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Re: Underplanting peonies

Thanks for all the suggestions, everybody. Have plenty to think about  

Cathy, west central IL, z5b

On May 8, 2006, at 7:38 AM, Bonnie & Bill Morgan wrote:

> I concur with Gene, Cathy.  Eventually you will need all 3 feet  
> just for the
> peonies.  You might consider an annual for a few seasons, like sweet
> alyssum.  It will bloom ALL summer with sweet smelling, white  
> blossoms.
> Depending on the foliage color (many of mine have a reddish tinge  
> to their
> dark green leaves) you might want to look for a contrasting leaved  
> annual.
> At the edge of one length of peonies, I have Sedum sarmentosum.  It  
> is very
> low to the ground, but the bright yellow-green leaves with their  
> summer
> yellow blossoms make a very nice contrast.
> At the other end of one run of peonies, I also have a clump of the
> reblooming Iris that Jesse shared with me, Innocence.  Again, it is  
> a nice
> contrast in leaf shape and color as well as the added bonus of a  
> fragrant
> bloom at a different time than the peonies.
> If you wanted to inter-plant something with your peonies, a house a  
> couple
> of miles from here has a large circle bed with pink flowered  
> peonies that
> are interplanted with a purple allium (Allium aflatuense 'purple  
> sensation)
> on the corner of the property that makes a stunning presentation as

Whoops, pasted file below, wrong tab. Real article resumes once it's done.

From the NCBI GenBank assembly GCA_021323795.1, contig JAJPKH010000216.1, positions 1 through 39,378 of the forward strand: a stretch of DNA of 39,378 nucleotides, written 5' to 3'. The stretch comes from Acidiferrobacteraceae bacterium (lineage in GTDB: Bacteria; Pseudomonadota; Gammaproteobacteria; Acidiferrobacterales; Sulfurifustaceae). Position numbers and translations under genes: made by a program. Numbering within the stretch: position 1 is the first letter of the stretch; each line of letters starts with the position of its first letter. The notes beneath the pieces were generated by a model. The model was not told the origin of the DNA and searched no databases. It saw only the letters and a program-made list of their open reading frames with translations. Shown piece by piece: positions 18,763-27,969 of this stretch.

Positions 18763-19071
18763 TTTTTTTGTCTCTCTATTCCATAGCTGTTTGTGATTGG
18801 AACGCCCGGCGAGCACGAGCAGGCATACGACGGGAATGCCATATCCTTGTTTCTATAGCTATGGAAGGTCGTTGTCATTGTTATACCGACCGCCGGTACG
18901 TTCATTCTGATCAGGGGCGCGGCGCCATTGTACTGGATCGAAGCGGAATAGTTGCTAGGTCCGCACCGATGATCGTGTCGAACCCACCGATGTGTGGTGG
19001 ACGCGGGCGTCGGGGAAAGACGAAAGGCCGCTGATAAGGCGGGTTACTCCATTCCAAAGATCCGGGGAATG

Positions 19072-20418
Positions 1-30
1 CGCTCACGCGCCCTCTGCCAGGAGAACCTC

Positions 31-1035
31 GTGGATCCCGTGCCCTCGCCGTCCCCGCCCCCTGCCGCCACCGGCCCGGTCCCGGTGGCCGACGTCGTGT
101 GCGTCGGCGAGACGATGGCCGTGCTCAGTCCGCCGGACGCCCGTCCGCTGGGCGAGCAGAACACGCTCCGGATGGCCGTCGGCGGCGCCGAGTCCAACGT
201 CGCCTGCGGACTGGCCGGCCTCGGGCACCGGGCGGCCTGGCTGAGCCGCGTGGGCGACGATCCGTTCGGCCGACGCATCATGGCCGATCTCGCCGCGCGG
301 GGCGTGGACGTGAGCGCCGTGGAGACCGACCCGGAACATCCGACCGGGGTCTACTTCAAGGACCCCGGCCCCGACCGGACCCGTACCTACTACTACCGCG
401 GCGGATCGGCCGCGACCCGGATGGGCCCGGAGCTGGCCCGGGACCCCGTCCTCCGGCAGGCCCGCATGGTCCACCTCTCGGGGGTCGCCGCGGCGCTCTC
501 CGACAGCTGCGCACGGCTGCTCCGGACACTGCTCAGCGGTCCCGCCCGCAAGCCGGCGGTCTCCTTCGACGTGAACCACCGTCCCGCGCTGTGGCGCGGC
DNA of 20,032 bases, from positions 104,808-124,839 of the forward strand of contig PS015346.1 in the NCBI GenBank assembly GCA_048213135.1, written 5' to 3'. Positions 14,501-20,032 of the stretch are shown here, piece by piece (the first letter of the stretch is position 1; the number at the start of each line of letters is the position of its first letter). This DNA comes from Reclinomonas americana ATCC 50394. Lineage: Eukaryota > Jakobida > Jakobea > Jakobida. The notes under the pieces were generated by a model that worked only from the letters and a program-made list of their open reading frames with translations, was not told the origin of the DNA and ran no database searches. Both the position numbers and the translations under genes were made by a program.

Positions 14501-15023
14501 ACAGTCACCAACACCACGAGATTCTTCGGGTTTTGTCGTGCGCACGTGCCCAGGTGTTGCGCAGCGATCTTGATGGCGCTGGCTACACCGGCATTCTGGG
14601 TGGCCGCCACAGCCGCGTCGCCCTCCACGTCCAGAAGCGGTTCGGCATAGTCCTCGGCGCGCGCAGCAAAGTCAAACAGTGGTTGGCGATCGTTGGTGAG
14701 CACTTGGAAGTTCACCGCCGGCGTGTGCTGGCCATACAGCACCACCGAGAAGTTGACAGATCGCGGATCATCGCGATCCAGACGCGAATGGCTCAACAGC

> most of
> the time, the two plant types bloom together!  It looks very much  
> like a
> GIANT bouquet growing out of the ground!  (The bed is at least 10  
> years old
> so is very full.  They add nothing to it after bloom, but rather  
> leave the
> peony foliage and deadhead the allium.)  If you wanted something to  
> bloom at
> a different time, perhaps you could use Lycoris squamigera (Nekkid  
> Ladies)
> inside the outside border of your peonies so that those "Nekkid"  
> stems would
> come up through the peony foliage and look like a totally different  
> plant
> with it's pink blooms!  (We had some growing through a short  
> juniper hedge
> at one house and it, too, made a statement.  I wouldn't think the  
> strap like
> leaves to follow would cause any problems for the peonies, but  
> maybe Gene
> would know.)
> Blessings,
> Bonnie (SW OH - zone 5)
> -----Original Message-----
> From: owner-gardenchat@hort.net [mailto:owner-gardenchat@hort.net]  
> On Behalf
> Of Gene Bush
> Sent: Monday, May 08, 2006 6:33 AM
> To: gardenchat@hort.net
> Subject: Re: [CHAT] Underplanting peonies
> Cathy,
>     I made a new bed with peony about 3 years back. Full sun. I  
> used both
> vineing clematis and the clumpers. the trailing ones get placed on  
> the peony
> foliage each spring after it is up. Also use siberian iris clumps,  
> lilium in
> a couple of clumps, hardy geraniums. Bit of a traditional early  
> summer bed,
> but I am after the foliage effect the rest of the year.
>     You do not have much width to your bed.. peony will take all of  
> the 3
> feet eventually.
>     Gene E. Bush
> Munchkin Nursery & Gardens, llc
> www.munchkinnursery.com
> genebush@munchkinnursery.com
> Zone 6/5  Southern Indiana
> ----- Original Message -----
> From: "Cathy Carpenter" <cathy.c@insightbb.com>
>> Any suggestions for plants that would look good with herbaceous
>> peonies in a west facing, full sun bed? The bed is no more than 3  
>> feet
>> wide. The peonies are a dark pink when in bloom, but my concern is
>> mostly what could bring interest to the bed after the peonies have
>> done their thing.
>> Cathy, west central IL, z5b
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